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Selective germline genome edited pigs and their long immune tolerance in Non Human Primates

By Lijin Zou, Youlai Zhang, Ying He, Hui Yu, Jun Chen, Delong Liu, Sixiong Lin, Manman Gao, Gang Zhong, Weicheng Lei, Guangqian Zhou, Xuenong Zou, Kai Li, Yin Yu, Gaofeng Zha, Linxian Li, Yuanlin Zeng, Jianfei Wang, Gang Wang

Posted 21 Jan 2020
bioRxiv DOI: 10.1101/2020.01.20.912105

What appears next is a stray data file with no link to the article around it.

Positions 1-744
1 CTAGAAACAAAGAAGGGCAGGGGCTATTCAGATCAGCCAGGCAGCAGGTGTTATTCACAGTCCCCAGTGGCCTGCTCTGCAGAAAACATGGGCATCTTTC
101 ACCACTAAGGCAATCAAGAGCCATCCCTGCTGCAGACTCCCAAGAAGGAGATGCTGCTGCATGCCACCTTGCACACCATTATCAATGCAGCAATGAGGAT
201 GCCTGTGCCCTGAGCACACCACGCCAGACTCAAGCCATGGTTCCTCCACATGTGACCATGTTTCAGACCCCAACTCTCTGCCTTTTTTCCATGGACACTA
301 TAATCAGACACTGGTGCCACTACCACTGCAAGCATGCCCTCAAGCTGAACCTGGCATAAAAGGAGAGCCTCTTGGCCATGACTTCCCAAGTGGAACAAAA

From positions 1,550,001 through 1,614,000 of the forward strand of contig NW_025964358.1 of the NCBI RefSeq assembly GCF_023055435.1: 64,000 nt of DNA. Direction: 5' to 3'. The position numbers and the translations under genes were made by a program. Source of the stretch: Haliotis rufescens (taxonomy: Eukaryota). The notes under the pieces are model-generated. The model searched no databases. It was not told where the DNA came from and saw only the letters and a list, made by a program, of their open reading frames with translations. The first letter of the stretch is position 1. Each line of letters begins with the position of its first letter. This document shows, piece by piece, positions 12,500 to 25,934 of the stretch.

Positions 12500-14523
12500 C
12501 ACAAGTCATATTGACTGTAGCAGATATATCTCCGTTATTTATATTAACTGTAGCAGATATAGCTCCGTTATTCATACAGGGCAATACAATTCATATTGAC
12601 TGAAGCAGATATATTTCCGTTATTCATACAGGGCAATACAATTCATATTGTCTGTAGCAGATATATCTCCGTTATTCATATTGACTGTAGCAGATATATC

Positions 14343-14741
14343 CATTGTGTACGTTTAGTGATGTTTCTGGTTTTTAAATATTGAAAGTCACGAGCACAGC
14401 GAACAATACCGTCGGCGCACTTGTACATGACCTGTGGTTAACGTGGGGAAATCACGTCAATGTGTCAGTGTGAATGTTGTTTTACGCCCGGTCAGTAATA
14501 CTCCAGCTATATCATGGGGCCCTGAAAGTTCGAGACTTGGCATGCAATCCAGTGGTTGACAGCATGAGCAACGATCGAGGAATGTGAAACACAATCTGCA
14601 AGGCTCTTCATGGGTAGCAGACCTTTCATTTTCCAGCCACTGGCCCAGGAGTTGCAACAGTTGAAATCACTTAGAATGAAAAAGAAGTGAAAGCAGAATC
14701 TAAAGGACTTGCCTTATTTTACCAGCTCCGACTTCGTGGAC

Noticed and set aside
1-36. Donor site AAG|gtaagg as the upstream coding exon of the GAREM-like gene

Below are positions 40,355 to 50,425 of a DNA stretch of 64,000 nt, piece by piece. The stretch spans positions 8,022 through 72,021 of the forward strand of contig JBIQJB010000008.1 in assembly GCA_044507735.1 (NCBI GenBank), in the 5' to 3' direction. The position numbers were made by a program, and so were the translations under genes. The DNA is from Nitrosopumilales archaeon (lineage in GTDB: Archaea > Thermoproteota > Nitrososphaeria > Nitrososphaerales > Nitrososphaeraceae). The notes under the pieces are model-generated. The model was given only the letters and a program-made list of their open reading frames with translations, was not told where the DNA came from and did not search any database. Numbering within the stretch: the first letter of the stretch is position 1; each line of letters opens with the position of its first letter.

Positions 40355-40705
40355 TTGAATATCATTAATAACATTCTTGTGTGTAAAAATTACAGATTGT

Organ transplantation is the only curative treatment for patients with terminal organ failure, however, there is a worldwide organ shortage. Genetically modified pig organs and tissues have become an attractive and practical alternative solution for the severe organ shortage, which has been made possible by significant progress in xenotransplantation in recent years. The past several decades witnessed an expanding list of genetically engineered pigs due to technology advancements, however, the necessary combination of genetic modifications in pig for human organ xenotransplantation has not been determined. In the current study, we created a selective germline genome edited pig (SGGEP). The first triple xenoantigens (GGTA, B4GAL, and CAMH) knockout somatic cells were generated to serve as a prototype cells and then human proteins were expressed in the xenoantigen knockout cells, which include human complement system negative regulatory proteins (CD46, CD55, and CD59); human coagulation system negative regulatory proteins thrombomodulin (THBD); tissue factor pathway inhibitor (TFPI); CD39; macrophage negative regulatory proteins (human CD47); and natural killer cell negative regulatory human HLA-E. After the successful establishment of SGGEP by the nuclear tranfer, we engrafted SGGEP skin to NHP, up to 25 days graft survival without immunosuppressive drugs was observed. Because a pig skin graft does not impact the success of a subsequent allograft or autograft or vice versa, thus our SGGEP could have a great potential for clinical value to save severe and large area burn patients and the other human organ failure. Therefore, this combination of specific gene modifications is a major milestone and provides proof of concept to initiate investigator-initiated clinical trials (IITs) in severe burn patients with defined processes and governance measures in place and the other clinical application.

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